In addition to that product, Applied has “two more products in the pipeline,” McDaniel says, without elaborating. These new products “will triple our TAM [total addressable market].”
The cost of playing in this market is rising, though, as the technology evolves.
“There are more layers and more complicated layers in OLEDs than in amorphous LCDs,” McDaniel says. Applied is offering low-temperature polysilicon and metal oxide processes for OLED fabrication, alternatives to the amorphous silicon found in LCDs. Where LCDs are “component-heavy” in their bill-of-materials, OLEDs are “process-heavy,” he says. Applied’s equipment allows manufacturers to encapsulate the OLED materials in displays, providing a longer lifetime for the products.
“The total cost of OLED is going to be less than the LCD,” McDaniel predicts.
In addition to the adoption of OLED displays in smartphones, the technology is making its way into other products, such as automotive electronics, according to McDaniel. OLEDs represent “the perfect application for virtual reality,” he says, providing more realistic imagery that doesn’t provoke motion sickness in VR users. OLEDs also will find their way into augmented-reality products and wearable gadgets, McDaniel says.
Janice DuFour, Universal Display’s vice president of technology commercialization and general manager of the PHOLED material sales business, touts her company’s phosphorescent OLED technology, which is licensed to display manufacturers and other suppliers of materials. Universal Display, which trades on the Nasdaq Global Select Market under the OLED symbol, this year signed up Tianma Micro-Electronics as an OLED patent licensee and purchaser of materials.
Universal Display spent about $97.5 million this year to acquire BASF’s OLED intellectual property assets. In July, the company purchased Adesis, a contract research organization, for about $33 million in cash.
Samsung Display is Universal Display’s largest customer, accounting for 62% of its 2015 revenue. Its second biggest customer, believed to be LG Display, represented 25% of revenue last year.
“The growth of smartphones is a key trend” in industry adoption of OLED technology, DuFour says. “OLEDs had a cost disadvantage to LCDs,” she adds, until there was “a structural change” in manufacturing technology. “Samsung began producing OLEDs at parity with LCDs. That will change. OLEDs will have the cost advantage over LCDs.”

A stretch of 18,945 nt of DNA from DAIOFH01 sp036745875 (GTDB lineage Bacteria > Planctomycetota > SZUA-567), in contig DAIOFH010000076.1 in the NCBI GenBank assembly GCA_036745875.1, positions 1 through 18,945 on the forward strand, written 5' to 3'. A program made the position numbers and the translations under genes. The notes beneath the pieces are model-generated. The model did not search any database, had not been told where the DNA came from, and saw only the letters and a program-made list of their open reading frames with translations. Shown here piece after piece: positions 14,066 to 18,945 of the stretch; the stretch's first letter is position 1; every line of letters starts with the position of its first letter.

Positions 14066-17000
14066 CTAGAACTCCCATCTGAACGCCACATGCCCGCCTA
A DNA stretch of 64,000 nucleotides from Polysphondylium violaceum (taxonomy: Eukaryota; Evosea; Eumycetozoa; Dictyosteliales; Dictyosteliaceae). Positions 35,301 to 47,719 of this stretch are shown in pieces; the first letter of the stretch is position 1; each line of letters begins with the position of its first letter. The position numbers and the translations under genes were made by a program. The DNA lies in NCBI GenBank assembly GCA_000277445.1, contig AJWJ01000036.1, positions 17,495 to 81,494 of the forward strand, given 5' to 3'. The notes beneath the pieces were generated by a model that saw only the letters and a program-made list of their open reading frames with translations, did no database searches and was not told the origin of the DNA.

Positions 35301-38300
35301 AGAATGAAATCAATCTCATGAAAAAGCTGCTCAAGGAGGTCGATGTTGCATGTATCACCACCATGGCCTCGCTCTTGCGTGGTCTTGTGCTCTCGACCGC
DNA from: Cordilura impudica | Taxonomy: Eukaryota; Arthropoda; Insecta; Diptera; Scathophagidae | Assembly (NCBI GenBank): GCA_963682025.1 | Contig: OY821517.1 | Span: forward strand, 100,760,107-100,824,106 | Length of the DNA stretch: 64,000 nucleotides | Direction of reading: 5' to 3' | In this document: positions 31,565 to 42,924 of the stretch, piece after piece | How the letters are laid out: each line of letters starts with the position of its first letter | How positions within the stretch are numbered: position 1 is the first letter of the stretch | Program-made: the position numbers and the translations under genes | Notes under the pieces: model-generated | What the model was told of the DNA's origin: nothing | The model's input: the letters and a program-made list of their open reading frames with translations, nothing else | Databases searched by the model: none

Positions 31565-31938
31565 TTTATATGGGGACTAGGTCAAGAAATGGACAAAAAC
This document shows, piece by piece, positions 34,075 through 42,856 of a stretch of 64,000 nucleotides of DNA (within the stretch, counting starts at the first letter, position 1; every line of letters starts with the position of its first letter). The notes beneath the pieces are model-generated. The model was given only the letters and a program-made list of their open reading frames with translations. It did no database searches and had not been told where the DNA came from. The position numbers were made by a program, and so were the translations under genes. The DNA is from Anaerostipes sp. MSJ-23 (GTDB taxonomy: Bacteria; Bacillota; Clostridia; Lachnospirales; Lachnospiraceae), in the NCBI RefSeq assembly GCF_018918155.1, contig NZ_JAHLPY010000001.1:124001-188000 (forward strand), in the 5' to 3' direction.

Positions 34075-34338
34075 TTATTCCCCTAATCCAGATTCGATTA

Wearables represent another opportunity for OLED use, DuFour says, since OLEDs can “flexible, conformal, built on plastic.” The lighting market could take off with the adoption of white OLEDs, she adds. Auto displays are another potential growth application.
Color, energy efficiency, and lifetime are the key parameters for OLEDs, according to DuFour. “Fluorescent OLED technology is the incumbent,” she says. Phosphorescent OLED technology can offer red and other colors that customers want. “We continue to improve the energy efficiency of our colors.”
Among the megatrends in the display technology are rugged OLEDs, flexible displays, and truly transparent displays, the Universal Display executive notes. “Transparency doesn’t work well in other display technologies,” DuFour says, yet it could be realized with OLEDs.
In addition to automotive and VR displays, OLEDs could soon be found in displays on medical equipment.
So, what kind of OLEDs are dominating in the market? There are active-matrix OLEDs (AMOLEDs) and flexible OLEDs (FOLEDs). IDTechEx’s Chansin says, “Most of them can be labeled AMOLEDs, including the flexible type. OLED displays that are not AMOLED are only found in small, monochrome displays such as fitness trackers. Currently you can find AMOLED on glass and AMOLED on plastic (flexible or rigid). We predict that the glass-based AMOLED displays will quickly lose market share in favor of the plastic-based type.”
The bottom line: The outlook for this technology is bright. Organic light-emitting diodes will be showing up soon in your phone, your car, your home, your office—even your hospital room.